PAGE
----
2. Carotid intimal-medial thickness – This is a measure of the thickness of the lining of the carotid artery in areas not involved by plaque, but often precedes the development of mature plaque. Carotid intimal-medial thickness also provides an index of body-wide potential for atherosclerotic plaque that can place you at risk for stroke. The aorta, for instance, can not be well imagined by surface ultrasound but can still be a source for stroke. Increased carotid intimal-medial thickness and carotid plaque are closely associated with likelihood of aortic plaque. The Rotterdam Study of 4000 participants demonstrated that if carotid intimal-medial thickness is greater than normal (1.0 mm), then you can be at risk for stroke (and heart attack), even if no carotid plaques are detected.
Carotid ultrasound is the one test you should consider that provides the most information with least effort. Ultrasound is harmless, painless, and can be obtained just about anywhere. Even if your doctor disagrees with your request for a carotid ultrasound, an increasing number of mobile services are popping up nationwide that make this test available for around $ 100. One important point: many scanners and interpreters will only report whether plaque is present or not. While this is important information, you should request that the carotid-intimal medial thickness be made as well. Not all centers can make this simple measure (because of software requirements), but it does not hurt to try. Any amount of carotid plaque is reason to follow a preventive program, even if the plaque is insufficient to justify surgery.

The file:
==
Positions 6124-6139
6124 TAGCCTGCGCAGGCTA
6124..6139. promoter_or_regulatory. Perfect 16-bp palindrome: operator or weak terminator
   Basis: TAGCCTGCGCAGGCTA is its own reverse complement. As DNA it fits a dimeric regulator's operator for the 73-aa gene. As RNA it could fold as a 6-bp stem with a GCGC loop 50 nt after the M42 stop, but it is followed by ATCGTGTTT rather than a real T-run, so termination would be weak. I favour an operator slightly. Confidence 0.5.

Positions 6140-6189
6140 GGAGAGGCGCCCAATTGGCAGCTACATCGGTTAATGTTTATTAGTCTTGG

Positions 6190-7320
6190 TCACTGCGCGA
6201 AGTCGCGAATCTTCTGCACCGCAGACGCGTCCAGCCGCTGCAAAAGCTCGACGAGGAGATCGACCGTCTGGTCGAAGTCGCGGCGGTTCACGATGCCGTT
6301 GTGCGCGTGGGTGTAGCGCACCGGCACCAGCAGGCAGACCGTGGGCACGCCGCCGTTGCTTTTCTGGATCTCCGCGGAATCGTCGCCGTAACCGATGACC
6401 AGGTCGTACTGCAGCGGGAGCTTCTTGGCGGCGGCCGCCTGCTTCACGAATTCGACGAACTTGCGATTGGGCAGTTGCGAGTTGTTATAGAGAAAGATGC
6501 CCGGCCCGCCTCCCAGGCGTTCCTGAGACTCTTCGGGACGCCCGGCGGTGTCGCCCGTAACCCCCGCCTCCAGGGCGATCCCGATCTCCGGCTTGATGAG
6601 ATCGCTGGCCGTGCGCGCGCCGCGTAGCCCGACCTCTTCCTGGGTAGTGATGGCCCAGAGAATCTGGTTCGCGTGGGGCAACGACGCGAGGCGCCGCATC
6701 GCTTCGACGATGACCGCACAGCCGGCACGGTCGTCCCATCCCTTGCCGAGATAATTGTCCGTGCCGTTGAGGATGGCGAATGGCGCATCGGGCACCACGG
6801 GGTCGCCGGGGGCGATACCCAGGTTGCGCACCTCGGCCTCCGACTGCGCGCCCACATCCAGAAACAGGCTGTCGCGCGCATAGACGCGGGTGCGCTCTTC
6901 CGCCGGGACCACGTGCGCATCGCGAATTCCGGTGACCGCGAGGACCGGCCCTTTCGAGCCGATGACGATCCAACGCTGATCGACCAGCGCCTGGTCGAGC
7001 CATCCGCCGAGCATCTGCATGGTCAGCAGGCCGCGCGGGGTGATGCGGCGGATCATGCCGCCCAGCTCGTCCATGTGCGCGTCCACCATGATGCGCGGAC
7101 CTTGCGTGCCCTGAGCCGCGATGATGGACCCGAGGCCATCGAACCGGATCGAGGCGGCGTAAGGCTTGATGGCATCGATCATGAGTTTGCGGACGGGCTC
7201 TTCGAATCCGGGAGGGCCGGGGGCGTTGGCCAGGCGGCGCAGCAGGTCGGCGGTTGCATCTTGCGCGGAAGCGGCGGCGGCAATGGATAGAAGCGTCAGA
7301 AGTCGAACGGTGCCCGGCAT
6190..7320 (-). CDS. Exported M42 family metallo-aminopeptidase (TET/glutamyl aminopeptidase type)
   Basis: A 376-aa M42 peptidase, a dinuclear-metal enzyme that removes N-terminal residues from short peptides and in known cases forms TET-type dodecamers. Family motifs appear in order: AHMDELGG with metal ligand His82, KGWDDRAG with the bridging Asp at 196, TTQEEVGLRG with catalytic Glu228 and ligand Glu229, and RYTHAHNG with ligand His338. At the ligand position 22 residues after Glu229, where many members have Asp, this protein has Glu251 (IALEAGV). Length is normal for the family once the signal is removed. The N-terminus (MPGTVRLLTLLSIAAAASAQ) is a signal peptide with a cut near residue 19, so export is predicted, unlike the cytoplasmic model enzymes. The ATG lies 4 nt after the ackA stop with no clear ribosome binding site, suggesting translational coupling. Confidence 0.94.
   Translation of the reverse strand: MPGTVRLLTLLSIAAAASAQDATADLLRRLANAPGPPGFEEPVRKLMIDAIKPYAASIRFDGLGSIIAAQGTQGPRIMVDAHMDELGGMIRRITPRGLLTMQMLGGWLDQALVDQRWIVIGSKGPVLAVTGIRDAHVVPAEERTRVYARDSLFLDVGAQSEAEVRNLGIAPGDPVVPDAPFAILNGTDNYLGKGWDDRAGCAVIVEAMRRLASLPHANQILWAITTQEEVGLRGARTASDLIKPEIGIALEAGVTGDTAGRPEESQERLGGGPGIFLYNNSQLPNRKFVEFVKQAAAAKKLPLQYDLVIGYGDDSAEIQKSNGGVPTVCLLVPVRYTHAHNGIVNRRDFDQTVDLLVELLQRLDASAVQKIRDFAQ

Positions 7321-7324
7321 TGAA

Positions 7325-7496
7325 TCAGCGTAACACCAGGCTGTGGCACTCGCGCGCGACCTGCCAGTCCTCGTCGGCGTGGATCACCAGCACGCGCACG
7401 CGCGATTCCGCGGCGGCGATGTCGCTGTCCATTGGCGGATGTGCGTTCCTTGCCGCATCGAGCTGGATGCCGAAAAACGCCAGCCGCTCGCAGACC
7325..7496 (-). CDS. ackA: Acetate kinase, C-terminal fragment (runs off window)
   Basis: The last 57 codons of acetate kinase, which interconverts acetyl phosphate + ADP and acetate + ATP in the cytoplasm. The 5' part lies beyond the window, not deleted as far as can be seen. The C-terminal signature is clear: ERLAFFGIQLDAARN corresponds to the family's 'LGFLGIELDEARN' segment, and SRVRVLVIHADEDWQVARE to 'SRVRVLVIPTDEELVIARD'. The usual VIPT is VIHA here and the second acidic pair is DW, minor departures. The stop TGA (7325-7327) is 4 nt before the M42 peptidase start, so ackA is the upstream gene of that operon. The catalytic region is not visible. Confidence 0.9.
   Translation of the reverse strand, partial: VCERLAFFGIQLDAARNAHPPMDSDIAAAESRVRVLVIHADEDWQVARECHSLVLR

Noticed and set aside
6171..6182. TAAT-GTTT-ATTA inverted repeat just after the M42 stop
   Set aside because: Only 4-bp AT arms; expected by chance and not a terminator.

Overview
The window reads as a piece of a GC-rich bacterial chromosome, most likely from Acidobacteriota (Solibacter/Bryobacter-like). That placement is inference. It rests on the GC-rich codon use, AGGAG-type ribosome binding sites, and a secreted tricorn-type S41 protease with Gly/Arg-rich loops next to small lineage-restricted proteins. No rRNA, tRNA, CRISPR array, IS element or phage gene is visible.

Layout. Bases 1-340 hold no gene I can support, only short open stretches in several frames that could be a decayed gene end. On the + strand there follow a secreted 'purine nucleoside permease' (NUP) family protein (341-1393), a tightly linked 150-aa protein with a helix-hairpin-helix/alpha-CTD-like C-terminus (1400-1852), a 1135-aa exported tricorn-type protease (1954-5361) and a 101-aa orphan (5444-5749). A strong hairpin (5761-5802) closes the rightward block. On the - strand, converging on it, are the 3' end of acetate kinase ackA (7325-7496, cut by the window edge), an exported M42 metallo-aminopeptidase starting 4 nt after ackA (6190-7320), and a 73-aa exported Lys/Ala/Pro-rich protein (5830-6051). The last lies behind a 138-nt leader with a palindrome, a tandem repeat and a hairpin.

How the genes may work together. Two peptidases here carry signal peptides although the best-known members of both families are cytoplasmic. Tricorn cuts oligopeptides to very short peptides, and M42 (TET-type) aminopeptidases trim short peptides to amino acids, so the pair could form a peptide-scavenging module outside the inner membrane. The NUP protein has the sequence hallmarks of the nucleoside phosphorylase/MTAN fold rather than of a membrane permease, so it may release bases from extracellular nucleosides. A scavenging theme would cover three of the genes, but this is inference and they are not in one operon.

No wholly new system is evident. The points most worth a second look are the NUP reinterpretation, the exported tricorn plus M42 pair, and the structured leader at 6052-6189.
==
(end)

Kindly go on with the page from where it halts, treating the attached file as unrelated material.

Can plaque be reduced?
Can we shrink plaque in carotid arteries and aorta and thenby reduce, possibly eliminate, these sources of stroke? That question is gaining momentum as effective therapies become available that pack real punch for reducing plaque.
Study after study has now documented that plaque can be reduced and, with it, risk for stroke. Reduction in plaque of 10-20% is possible within a year or two. Let's consider the most potent effects on carotid and aortic plaque growth that need to be considered in a plaque-reducing program. (I assume that you are a non-smoker – if you are a smoker, you first need to concentrate on quitting.)
Considerable experience documents the power of blood pressure-lowering for prevention of stroke. The most recently updated guidelines, the JNC-VII, recommends a blood pressure of Diabetes, Metabolic Syndrome, and Hyperinsulinemia